Busyness Is Not Productivity

Roger P. Levin, DDS
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We’re noticing a trend in dental practices that is a bit concerning. When we perform practice analyses, many practices are mistaking busyness for productivity. This is partly due to a lack of understanding of the true definition of productivity and partly due to changes in insurance reimbursements that are causing dentists to see a higher volume without improving efficiency.

These dentists often think that this level of busyness is exhausting and stressful, yet they feel great about how highly productive they believe they are. Unfortunately, nothing could be further from the truth. Busyness is simply having lots of things to do. Productivity, on the other hand, is focusing on maximizing the use of time to get the best results in any endeavor, including the financial performance of the practice. 

Production Per Hour 

One of the single most important statistics that we evaluate in either a practice analysis or management consulting program is production per hour. Production per hour is an excellent measure of how a practice is performing, whether it is improving, flat, or declining in performance, and measure of productivity in the practice. Unfortunately, when asked, very few dentists are able to immediately articulate anything about this most critical practice statistic. 

We see practices that range from producing $150 an hour all the way to almost $1,500 an hour or even higher. However, the real question is not whether you are higher or lower than someone else in production per hour, but where you stand relative to where you have been in the past. 

Dentistry must be about continual improvement in both clinical treatment and productivity. But while most dentists become more effective and efficient clinically, they don’t receive enough business education to understand practice strengths, weaknesses, opportunities, and threats, all of which have an impact on production per hour. 

Consider this example from a new client we enrolled seven months ago. Their production per hour had dropped by 15% when the main insurance plan in which they participated reduced reimbursements by 17% to a PPO level. This came as a complete shock to the dentist/owner. 

In our experience, all dental insurance plans will inevitably drop down to the PPO level, and we advise all practices to prepare themselves for it. It’s a mistake to wait until the dental plan changes reimbursements and then scramble to try to figure out what to do. It can take up to a year or more to re-engineer dental practice systems to deal with lower insurance reimbursements. This means that the practice could suffer an almost two-year decline in production per hour.

The first thing we did to help our client was to plot production per hour over the last three years and estimate production per hour over the next two years if no changes were made. We then began to estimate what effect specific systems changes to increase productivity would have on the production per hour of the practice at the new lower reimbursement levels. We were able to increase the production per hour on paper by 35% within 14 months. After putting this plan into live action, production per hour increased by 26% after six months.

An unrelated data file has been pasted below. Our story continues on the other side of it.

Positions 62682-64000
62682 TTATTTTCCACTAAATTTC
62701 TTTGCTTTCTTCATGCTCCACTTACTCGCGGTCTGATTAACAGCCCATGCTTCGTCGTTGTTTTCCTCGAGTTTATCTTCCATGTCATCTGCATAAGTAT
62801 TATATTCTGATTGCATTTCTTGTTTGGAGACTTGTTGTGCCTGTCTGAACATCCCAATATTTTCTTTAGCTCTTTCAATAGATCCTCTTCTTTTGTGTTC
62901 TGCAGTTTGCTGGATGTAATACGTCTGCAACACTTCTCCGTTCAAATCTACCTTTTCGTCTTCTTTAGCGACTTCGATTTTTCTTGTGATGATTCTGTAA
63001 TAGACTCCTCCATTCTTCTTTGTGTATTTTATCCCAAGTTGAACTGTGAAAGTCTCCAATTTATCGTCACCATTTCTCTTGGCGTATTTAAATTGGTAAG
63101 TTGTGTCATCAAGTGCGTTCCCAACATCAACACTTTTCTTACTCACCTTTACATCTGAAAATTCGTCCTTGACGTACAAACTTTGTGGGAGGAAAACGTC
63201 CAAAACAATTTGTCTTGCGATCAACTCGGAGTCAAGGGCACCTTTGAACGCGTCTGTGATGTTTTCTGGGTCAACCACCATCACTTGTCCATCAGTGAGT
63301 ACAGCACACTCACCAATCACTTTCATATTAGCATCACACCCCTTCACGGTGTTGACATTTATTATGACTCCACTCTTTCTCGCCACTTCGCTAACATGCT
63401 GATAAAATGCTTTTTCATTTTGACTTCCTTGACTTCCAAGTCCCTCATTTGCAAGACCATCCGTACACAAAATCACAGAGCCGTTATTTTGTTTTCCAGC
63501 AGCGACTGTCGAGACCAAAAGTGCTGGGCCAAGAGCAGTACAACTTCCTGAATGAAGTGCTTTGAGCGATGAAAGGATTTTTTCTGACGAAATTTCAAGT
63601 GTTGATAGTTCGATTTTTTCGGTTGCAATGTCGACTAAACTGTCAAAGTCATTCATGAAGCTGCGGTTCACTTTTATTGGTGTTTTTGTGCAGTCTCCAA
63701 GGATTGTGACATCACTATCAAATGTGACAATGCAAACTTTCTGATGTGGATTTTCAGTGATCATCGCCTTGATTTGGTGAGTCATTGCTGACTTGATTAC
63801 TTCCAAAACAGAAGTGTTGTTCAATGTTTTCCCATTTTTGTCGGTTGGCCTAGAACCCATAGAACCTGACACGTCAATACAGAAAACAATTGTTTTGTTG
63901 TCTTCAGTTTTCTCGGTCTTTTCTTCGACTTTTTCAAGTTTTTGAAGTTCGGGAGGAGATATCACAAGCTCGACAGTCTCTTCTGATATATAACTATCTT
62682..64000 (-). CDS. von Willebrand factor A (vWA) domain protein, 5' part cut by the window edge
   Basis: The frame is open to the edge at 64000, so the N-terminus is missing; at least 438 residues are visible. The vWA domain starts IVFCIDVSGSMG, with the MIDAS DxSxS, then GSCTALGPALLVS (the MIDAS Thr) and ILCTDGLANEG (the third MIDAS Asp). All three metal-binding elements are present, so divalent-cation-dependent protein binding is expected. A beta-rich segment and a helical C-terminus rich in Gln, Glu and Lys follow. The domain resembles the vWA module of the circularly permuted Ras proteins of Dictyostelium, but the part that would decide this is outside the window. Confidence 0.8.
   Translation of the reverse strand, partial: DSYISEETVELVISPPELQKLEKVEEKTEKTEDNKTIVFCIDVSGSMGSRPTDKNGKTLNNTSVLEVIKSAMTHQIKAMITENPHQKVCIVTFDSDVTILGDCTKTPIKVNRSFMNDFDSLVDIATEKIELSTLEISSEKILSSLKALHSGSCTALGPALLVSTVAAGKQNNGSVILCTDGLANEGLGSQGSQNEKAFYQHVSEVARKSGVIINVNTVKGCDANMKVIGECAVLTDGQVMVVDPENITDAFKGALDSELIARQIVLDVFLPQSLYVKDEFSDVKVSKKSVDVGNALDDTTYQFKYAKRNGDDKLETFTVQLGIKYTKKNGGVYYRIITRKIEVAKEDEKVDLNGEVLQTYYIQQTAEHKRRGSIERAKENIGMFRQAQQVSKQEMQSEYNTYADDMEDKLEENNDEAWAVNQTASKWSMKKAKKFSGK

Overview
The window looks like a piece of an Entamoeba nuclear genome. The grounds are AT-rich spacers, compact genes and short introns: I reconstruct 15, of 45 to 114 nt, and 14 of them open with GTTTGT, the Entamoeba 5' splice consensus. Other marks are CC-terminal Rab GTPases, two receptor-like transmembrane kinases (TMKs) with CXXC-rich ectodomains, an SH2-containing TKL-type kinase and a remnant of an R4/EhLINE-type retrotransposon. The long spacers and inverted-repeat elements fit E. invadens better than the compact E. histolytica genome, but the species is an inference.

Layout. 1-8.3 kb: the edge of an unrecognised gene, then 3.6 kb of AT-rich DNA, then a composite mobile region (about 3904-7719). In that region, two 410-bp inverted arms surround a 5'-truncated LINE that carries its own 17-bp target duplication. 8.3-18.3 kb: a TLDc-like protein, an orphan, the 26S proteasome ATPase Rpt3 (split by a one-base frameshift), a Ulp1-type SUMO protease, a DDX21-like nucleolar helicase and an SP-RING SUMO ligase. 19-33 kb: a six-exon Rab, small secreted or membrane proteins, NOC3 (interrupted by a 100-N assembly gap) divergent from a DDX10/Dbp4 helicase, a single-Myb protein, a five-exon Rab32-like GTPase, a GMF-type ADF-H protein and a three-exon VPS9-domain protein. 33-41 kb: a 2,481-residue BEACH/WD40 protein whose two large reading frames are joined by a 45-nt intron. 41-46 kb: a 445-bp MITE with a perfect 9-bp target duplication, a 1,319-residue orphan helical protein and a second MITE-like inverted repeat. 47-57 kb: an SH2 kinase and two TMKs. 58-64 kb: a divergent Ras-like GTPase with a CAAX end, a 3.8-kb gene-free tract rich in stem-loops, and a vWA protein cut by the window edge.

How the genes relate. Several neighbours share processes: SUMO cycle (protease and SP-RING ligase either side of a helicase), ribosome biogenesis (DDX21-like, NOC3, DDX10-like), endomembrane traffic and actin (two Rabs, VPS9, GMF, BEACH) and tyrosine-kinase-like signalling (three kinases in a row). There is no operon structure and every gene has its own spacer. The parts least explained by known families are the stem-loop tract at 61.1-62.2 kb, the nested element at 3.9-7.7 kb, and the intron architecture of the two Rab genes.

It’s All in the Schedule

Production per hour and the scheduling system go hand in hand. However, the scheduling system cannot be about just filling in holes. There needs to be specific block designations for minimum production and to allow for high levels of efficiency and lower stress.

It’s a mathematical process. You need to evaluate the number of patients in the practice, number of appointments needed per day, services provided, average production per patient, average production per new patient, and production per hour.

All of these mathematical factors then need to be calculated into the new scheduling system to ensure that the target production per hour is now being met. The front desk staff needs to be trained to track daily goals intensively throughout the day, evaluate progress at the end of each day, and report in the morning meeting every morning.

When the scheduling system is put in place and the practice works toward following the schedule and policies, production per hour will almost always rise to meet projected goals. Certainly, there can be unrealistic goals. But when goals are set with a level of clarity based on previous historic performance and an understanding of what a production block schedule will achieve, production per hour almost always increases and often by a significant amount. 

Summary 

Time and time again we have seen practices that believe they are maxed out in the schedule when they’re only at 60% to 65% of scheduling capacity. Dentists only have a certain amount of time per day, and that time can never be recovered. It is critical to maximize the use of time, and the starting point is to understand production per hour. Being busy does not always mean you’re being productive. 

Dr. Levin is a third-generation general dentist and the CEO of Levin Group, a leading dental management consulting firm. Founded in 1985, Levin Group has worked with more than 30,000 dental practices. Dr. Levin is one of the most sought-after speakers in dentistry and is a leading authority on dental practice success and sustainable growth. Through extensive research and cutting-edge innovation, Dr. Levin is a recognized expert on propelling practices into the top 10%. He has authored 65 books and more than 4,000 articles on dental practice management and marketing. To contact Dr. Levin, email rlevin@levingroup.com.

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